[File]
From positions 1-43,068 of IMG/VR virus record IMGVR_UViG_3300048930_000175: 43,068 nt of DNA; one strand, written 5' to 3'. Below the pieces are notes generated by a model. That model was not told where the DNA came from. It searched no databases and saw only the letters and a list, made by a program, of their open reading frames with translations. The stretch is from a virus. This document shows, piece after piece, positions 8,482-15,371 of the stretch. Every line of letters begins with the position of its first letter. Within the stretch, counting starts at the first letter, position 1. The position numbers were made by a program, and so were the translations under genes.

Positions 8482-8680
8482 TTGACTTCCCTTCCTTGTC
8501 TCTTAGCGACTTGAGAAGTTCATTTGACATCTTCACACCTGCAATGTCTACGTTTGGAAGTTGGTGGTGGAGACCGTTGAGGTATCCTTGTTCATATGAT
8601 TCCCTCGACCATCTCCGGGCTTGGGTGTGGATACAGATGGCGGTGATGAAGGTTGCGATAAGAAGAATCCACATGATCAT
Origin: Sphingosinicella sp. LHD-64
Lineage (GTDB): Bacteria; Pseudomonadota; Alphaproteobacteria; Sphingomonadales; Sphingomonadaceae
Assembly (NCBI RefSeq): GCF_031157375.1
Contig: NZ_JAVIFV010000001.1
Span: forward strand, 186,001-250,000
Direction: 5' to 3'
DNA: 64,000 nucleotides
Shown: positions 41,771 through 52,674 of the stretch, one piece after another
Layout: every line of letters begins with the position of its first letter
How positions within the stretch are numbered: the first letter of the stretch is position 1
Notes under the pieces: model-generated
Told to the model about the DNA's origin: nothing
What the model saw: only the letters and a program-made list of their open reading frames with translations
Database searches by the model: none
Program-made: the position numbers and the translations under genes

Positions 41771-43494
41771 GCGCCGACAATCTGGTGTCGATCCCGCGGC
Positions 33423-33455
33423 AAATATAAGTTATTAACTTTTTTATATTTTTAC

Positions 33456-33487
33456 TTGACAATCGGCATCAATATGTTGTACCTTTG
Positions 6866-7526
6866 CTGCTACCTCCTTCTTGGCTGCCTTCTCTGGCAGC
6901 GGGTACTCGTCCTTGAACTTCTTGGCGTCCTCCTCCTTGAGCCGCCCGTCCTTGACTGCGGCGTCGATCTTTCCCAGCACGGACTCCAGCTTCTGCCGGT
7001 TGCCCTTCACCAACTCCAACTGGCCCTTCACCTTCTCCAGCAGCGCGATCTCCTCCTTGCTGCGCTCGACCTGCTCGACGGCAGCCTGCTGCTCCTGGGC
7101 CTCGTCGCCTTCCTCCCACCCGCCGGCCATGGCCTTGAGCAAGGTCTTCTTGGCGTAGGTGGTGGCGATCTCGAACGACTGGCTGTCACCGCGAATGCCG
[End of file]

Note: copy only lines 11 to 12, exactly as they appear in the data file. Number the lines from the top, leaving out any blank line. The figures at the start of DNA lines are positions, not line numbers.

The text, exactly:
Direction: 5' to 3'
DNA: 64,000 nucleotides